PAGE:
Western Road, close by the camp, was soon thick with Asians fleeing to the safety of the Botanical Gardens, Penang Hill etc. and in the afternoon we met civilians who had been caught in the blitz. Those I spoke to had taken shelter in the new shelters built in and around Fort Cornwallis which had not been hit. The bombs were evidently of light calibre as not many substantial buildings were flattened, but older buildings and the flimsy houses of the Chinese quarter were said to be badly knocked about. Far worse of course was the loss of life. It was announced later on the radio that 506 casualties were brought to the General Hospital on this day alone; these were people still alive when found so there must have been many times that number found dead or never found at all. The Fire Station had been hit and most of the appliances put out of action in the first attack. An ARP organisation had been built up but there were not nearly enough Europeans in it, and in any case this first ( and almost last) of its air raid experiences was altogether too much for it. I believe the Chinese wardens did wonders in a hopeless situation, but the panic and destruction were beyond them. The greatest need was for drivers of cars and lorries but the great majority of local drivers had run away.

15th December (Monday)

The Japanese had achieved their object—the terrorizing of the population and the breakdown of normal life. The town was practically empty of Asians who were camping out on the lower slopes of Penang Hill, and a handful of Europeans were struggling with an impossible task to keep things going.  Forty eight hours after our move out to the coast our quartermaster appeared with some food. He told us that the Singapore Cold Storage plant and bakery had been taken over by the Army, some bakers etc impressed from somewhere, and that some semblance of order was being restored out of chaos. The few European civilians and fewer European Volunteers on Headquarters staff were working day and night distributing food to Asians who came in on bicycles, in cars, with handcarts etc to collect rice and other foodstuffs of which there were plentiful stocks. But those native shops not destroyed were bolted and barred, the owners having run away, and in some cases the Army had to break them open. As for the general news about the situation, he knew little more than we did. The incredible news of the sinking of the Prince of Wales and the Repulse shook morale badly, but we kept up the pretence before the Malays that there was nothing to worry about. Meanwhile the days passed idly with less and less to do, while we waited for a possible attempt at a landing.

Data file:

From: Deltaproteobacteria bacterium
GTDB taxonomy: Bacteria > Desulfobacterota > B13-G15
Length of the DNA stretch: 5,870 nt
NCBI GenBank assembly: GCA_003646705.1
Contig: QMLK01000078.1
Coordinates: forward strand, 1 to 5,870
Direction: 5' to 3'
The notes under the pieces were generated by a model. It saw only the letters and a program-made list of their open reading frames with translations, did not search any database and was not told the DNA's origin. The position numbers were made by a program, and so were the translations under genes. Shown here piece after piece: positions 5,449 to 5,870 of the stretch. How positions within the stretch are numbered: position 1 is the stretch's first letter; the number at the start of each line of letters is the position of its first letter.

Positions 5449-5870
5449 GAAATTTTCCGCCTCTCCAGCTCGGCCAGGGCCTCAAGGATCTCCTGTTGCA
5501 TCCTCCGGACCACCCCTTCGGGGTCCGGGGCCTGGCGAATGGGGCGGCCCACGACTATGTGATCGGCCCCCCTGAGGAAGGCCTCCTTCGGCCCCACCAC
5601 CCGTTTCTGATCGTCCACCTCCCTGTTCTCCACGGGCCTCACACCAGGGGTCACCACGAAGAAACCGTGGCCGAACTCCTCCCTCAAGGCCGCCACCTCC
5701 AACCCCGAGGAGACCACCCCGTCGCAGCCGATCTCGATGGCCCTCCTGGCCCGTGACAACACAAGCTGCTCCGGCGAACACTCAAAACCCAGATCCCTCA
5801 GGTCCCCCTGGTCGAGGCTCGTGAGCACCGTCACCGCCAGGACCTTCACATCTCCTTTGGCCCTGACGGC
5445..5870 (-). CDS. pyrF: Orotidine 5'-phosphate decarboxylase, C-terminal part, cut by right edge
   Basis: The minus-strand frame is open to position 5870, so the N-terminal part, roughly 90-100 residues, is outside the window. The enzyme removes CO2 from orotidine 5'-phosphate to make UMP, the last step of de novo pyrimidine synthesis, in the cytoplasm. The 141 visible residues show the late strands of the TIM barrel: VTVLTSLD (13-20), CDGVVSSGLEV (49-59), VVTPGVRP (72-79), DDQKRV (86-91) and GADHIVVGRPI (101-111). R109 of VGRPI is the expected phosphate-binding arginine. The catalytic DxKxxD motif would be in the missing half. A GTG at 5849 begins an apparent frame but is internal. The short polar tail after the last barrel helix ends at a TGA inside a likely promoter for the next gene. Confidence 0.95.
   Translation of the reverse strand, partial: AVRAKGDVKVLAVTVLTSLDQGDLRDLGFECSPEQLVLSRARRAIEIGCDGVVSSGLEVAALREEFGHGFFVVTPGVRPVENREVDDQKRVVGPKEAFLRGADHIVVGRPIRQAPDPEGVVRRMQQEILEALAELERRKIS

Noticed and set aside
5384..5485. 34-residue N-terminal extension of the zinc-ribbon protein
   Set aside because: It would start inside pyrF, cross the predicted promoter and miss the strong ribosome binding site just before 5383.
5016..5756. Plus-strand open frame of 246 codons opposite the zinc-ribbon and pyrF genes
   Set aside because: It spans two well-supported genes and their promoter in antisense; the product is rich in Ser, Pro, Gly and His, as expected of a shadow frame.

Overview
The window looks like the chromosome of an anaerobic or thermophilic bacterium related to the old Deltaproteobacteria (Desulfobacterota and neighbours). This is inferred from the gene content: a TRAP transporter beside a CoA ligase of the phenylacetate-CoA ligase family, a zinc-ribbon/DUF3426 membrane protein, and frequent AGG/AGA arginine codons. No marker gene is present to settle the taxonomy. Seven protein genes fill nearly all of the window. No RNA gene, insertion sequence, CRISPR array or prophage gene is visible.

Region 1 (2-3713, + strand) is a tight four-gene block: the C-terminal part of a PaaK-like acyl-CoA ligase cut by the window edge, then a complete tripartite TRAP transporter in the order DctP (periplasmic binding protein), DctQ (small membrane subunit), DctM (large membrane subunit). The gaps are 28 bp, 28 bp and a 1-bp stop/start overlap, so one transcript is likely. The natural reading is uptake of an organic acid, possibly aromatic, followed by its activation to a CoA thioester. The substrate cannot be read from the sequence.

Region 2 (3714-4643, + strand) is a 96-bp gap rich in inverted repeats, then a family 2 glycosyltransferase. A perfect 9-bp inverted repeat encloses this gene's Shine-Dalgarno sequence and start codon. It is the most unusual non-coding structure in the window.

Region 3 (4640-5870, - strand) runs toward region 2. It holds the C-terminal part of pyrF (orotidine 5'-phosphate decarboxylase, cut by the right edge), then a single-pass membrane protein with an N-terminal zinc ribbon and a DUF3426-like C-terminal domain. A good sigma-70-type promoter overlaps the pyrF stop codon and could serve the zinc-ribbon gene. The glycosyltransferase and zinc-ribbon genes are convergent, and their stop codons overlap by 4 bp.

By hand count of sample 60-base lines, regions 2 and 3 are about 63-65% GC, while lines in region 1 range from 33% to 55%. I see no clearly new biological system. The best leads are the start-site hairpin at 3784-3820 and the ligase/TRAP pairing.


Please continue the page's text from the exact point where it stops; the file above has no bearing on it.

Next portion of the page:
16th December